Issue Position: Business and Economic Development
Colorado is home to a vibrant and expanding business community. We are a leader in the aerospace industry, ranking second in the number of aerospace workers employed within the state. Our other leading industriesagriculture, air transportation, technology, outdoor recreation, and financial servicescontinue to grow and will remain competitive if we are smart about our tax and investment policies. Colorado is also deeply involved in the exploding renewable energy industry. "Being green" is MAKING green ($) as the renewable energy industry gains momentum and creates more jobs and business opportunities.
Making Colorado Aerospace Number One in the Country
Colorado's aerospace industry is among the best in the world. The aerospace programs at our universities are top-notch, and Colorado favorably competes with Texas, Florida and California in terms of aerospace science and job growth. Colorado-based aerospace companies are responsible for the development of many of the essential components of the nation's aerospace program including the next generation of space shuttles, the Crew Exploration Vehicle (CEV), and replacement components for the Hubble Space Telescope.
As a Member of the Science Committee, I have worked hard in Congress to support Colorado's aerospace leadership. I have fought for all of NASA's programs because I believe that each of the programs-space exploration, earth science, space science research and aeronautics-are important to Colorado's economy and also critical for maintaining America's technological edge in the global economy. I have also argued for sustained and increased funding for the other national agencies with a significant Colorado presence, including the National Institute of Standards and Technology (NIST), the National Oceanic and Atmospheric Administration (NOAA), and the National Center for Atmospheric Research (NCAR). I also recognize the issues Colorado businesses are having with International Traffic in Arms Resolution (ITAR) compliance. (See also: Science, Technology, & Space)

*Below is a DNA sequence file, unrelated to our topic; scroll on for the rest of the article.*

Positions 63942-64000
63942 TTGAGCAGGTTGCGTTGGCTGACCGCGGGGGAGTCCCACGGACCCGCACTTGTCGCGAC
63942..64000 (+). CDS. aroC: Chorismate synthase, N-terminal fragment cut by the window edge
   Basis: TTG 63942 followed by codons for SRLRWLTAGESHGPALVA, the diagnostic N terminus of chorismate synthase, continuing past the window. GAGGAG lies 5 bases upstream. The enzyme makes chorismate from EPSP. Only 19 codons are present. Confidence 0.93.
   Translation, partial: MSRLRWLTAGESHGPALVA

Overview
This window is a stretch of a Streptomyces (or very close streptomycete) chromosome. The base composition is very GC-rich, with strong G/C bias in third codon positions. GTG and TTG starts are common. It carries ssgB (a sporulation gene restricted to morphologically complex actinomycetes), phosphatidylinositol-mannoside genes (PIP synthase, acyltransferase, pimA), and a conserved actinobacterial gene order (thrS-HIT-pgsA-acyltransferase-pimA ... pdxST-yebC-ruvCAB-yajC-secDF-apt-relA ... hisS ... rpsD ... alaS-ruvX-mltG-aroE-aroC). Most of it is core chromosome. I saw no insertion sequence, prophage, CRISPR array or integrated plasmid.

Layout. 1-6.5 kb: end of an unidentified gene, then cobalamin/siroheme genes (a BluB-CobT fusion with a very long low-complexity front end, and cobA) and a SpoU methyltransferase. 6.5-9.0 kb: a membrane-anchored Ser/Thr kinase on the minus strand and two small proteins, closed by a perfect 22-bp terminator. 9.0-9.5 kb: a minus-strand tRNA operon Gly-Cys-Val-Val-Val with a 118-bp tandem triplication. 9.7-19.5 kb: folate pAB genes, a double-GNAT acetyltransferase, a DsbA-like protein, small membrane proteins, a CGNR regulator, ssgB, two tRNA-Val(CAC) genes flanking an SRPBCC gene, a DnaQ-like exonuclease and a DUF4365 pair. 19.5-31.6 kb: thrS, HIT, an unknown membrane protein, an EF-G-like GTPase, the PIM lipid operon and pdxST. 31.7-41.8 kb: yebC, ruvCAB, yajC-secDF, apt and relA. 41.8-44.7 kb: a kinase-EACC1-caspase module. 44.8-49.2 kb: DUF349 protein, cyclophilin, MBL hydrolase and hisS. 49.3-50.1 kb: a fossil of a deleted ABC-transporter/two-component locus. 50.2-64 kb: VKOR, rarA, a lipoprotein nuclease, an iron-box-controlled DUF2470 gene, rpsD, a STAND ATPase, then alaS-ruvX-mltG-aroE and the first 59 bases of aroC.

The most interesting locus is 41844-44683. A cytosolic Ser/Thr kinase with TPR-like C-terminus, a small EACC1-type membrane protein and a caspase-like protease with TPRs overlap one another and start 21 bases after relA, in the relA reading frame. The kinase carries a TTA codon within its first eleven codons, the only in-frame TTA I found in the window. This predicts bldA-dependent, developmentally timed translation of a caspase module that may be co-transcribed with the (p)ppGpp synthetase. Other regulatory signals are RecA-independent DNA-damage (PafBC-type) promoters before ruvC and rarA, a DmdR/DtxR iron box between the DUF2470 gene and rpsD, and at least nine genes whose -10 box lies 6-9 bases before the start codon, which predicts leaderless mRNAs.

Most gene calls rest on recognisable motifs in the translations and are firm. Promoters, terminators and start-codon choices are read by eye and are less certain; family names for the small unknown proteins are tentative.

Investing in Math and Science Education
Colorado's economy is dependent on many industries that require a highly qualified workforce for survival. Without a Colorado-based workforce available to fill jobs in the aerospace, bioscience, energy and software industries, those industries will be forced to move to places where they can find qualified employees. As a founding member of the House Science, Technology, Engineering, and Math (STEM) Education Caucus, I have worked to help Colorado fill that demand by supporting legislation intended to increase governmental support for science education programs. I am the cosponsor of legislation (H.R. 362) that would provide incentives to attract students studying science and math, and that increase STEM training for current students. The programs initiated by this legislation, which passed the House in April 2007, promise to help put 10,000 additional math and science teachers in our classrooms. I have also co-sponsored legislation that would create grants through the National Science Foundation to help improve science facilities in our secondary schools. (See also: Education)
Transportation and Infrastructure Funding
According to the Colorado Department of Transportation, 35% of the state's highways are in poor condition and 60% of the roadways will be in poor condition by 2024. Colorado will not continue to attract business if we cannot guarantee access to a reliable transportation network. We need to find innovative and sustainable ways to fund the maintenance of our transportation infrastructure. While highway funding is largely a matter of state policy, the federal government is also involved through the interstate highway program, and I have been successful in securing federal dollars for Colorado's priority projects. I have also been a consistent participant in the Denver Chamber of Commerce's annual Transportation Summit, because I know that our best transportation strategies come from dialogue that involves federal, state, local and business leaders.
My office has led efforts to support improvements on the US-36 corridor and the I-70 corridor. I have also been a champion of light rail and Fast-Tracks, because 21st century transportation policy is more about moving people and goods than it is about moving cars. We also have to continue to fund security and other improvements at DIA, to insure that this international hub airport continues to attract commercial activity in our region. As a Member of the Science Committee, I have authored legislation to improve the way the Federal Aviation Administration handles air traffic congestion. (See also: Transportation)